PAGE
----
April 2011
Volume 52, Issue 14
Free
ARVO Annual Meeting Abstract  |   April 2011
Prevalence of Refractive Errors in a Large European Population: The GHS (Gutenberg Heart Study) Eye Survey
Author Affiliations & Notes
  • Norbert Pfeiffer
    Ophthalmology,
    University Medical Center Mainz, Mainz, Germany
  • Christian Wolfram
    Ophthalmology,
    University Medical Center Mainz, Mainz, Germany
  • René Hoehn
    Ophthalmology,
    University Medical Center Mainz, Mainz, Germany
  • Esther M. Hoffmann
    Ophthalmology,
    University Medical Center Mainz, Mainz, Germany
  • Julia Lamparter
    Ophthalmology,
    University Medical Center Mainz, Mainz, Germany
  • Ulrike Kottler
    Ophthalmology,
    University Medical Center Mainz, Mainz, Germany
  • Max Adler
    Ophthalmology,
    University Medical Center Mainz, Mainz, Germany
  • Stefan Blankenberg
    Medicine II,
    University Medical Center Mainz, Mainz, Germany
  • Philipp Wild
    Medicine II,
    University Medical Center Mainz, Mainz, Germany
  • Alireza Mirshahi
    Ophthalmology,
    University Medical Center Mainz, Mainz, Germany
  • Footnotes
    Commercial Relationships  Norbert Pfeiffer, None; Christian Wolfram, None; René Hoehn, None; Esther M. Hoffmann, None; Julia Lamparter, None; Ulrike Kottler, None; Max Adler, None; Stefan Blankenberg, None; Philipp Wild, None; Alireza Mirshahi, None
  • Footnotes
    Support  Boehringer Ingelheim provided an unrestricted grant with respect to the Gutenberg Heart Study.
Investigative Ophthalmology & Visual Science April 2011, Vol.52, 2506. doi:
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      Norbert Pfeiffer, Christian Wolfram, René Hoehn, Esther M. Hoffmann, Julia Lamparter, Ulrike Kottler, Max Adler, Stefan Blankenberg, Philipp Wild, Alireza Mirshahi; Prevalence of Refractive Errors in a Large European Population: The GHS (Gutenberg Heart Study) Eye Survey. Invest. Ophthalmol. Vis. Sci. 2011;52(14):2506.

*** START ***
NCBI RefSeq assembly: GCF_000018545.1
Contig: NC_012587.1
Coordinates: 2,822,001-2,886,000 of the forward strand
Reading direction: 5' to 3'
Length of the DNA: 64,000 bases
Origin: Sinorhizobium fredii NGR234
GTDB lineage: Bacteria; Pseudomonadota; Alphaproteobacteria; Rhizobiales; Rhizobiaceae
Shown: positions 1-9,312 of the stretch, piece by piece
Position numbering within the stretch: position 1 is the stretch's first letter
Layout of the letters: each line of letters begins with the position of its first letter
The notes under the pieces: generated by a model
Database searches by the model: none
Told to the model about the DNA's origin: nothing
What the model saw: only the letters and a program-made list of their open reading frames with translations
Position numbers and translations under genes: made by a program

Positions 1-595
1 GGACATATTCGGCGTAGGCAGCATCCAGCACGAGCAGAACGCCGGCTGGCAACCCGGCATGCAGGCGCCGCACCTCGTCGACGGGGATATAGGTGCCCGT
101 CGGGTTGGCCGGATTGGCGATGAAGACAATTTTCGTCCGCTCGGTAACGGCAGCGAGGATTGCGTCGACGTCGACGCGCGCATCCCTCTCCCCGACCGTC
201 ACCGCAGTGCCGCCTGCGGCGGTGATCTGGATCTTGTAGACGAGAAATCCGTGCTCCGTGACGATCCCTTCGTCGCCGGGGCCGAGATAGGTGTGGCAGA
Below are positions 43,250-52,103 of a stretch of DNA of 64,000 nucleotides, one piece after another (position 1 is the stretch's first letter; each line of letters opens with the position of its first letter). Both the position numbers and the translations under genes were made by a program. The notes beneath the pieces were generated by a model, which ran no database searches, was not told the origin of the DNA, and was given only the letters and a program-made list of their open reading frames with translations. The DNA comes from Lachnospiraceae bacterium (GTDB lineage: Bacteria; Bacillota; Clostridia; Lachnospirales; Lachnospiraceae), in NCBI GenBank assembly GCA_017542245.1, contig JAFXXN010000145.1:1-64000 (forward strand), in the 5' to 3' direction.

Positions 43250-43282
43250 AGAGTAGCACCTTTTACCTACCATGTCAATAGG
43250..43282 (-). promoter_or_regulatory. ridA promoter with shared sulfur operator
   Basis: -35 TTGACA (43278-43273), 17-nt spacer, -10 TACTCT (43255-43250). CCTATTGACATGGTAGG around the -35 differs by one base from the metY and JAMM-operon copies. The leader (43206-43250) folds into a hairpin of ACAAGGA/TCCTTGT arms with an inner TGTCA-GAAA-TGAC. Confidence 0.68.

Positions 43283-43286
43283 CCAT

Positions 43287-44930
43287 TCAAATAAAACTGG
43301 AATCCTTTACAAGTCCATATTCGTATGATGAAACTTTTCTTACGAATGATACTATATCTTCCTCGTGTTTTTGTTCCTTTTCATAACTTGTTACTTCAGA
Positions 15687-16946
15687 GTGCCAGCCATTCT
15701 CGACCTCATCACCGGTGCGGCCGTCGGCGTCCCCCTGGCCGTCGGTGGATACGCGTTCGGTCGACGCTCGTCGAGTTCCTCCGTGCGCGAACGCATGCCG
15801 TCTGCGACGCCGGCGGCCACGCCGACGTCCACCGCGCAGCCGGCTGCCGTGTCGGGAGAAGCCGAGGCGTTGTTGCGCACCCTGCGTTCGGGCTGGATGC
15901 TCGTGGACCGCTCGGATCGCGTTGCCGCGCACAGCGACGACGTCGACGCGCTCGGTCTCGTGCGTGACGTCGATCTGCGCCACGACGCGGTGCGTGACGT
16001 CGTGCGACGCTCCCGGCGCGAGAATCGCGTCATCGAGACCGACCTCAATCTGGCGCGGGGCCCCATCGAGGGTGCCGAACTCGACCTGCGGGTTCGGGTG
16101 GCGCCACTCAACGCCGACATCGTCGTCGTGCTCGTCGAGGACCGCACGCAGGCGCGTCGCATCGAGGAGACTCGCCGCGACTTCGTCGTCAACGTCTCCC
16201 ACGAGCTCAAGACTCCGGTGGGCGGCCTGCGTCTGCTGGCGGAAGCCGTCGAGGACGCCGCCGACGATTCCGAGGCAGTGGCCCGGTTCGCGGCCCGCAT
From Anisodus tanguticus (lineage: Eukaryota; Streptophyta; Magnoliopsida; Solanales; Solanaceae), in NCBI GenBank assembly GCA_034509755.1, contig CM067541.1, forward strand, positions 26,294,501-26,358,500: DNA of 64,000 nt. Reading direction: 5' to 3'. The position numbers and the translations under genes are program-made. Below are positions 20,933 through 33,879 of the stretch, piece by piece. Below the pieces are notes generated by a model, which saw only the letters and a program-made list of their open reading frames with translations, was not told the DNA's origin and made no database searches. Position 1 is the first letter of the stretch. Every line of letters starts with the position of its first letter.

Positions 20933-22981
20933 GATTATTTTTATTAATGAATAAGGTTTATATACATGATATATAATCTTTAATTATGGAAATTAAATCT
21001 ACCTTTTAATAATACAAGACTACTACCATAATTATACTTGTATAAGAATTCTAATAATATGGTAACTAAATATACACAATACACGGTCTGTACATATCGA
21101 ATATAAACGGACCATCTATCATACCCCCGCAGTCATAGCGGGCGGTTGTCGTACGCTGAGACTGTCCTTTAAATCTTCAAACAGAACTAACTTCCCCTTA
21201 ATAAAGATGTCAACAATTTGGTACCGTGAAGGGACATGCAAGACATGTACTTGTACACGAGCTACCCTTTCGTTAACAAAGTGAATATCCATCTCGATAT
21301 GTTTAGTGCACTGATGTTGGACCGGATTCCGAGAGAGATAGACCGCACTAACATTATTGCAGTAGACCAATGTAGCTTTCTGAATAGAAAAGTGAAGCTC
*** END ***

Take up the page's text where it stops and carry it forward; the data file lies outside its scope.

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Abstract

Purpose: : To evaluate the distribution of refractive errors in a large German sample.

Methods: : The GHS Eye Survey is a population-based, prospective, observational single-center study in the Rhein-Main-Region in western Mid-Germany with a total of nearly 15000 participants. A study sample of 5000 participants was the base for this analysis. They underwent a standardized protocol with a comprehensive questionnaire, a thorough ophthalmic examination, and a complete general examination focused on cardiovascular parameters. Refractive errors were determined by an automatic refraction device (Humphrey® HARK 599TM) with the following definitions: myopia < -0.5 diopters (D), hyperopia > +0.5 D, astigmatism >0.5 cylinder D and anisometropia: >1.0 D difference in spherical equivalent between the eyes. Exclusion criteria were previous cataract or refractive surgery.

Results: : 4598 subjects were evaluable. 23 had previous refractive surgery and 184 previous cataract surgery. Errors ranged from -21.5 to +13.88 spherical diopters. Myopia was present in 35.0%, hyperopia in 32.4%, astigmatism in 31.5% and anisometropia in 12.9% and rangend up to 20 D. The prevalence of myopia decreased with age, the prevalence of hyperopia (as well as astigmatism and anisometropia) increased with age. Myopia was more common in men and hyperopia in women. 2.6% of the study sample had no refractive correction for their ametropia defined as hyperopia >+0.5 D or myopia <-0.5 D.

Conclusions: : Refractive errors affect the majority of this sample. The GHS-Eye survey sample is more myopic than samples in other epidemiological studies. This randomly selected sample will provide substantial epidemiologic data including age-associated changes in refractive error upon recall after 5 years time.

Keywords: clinical (human) or epidemiologic studies: prevalence/incidence • myopia • hyperopia 
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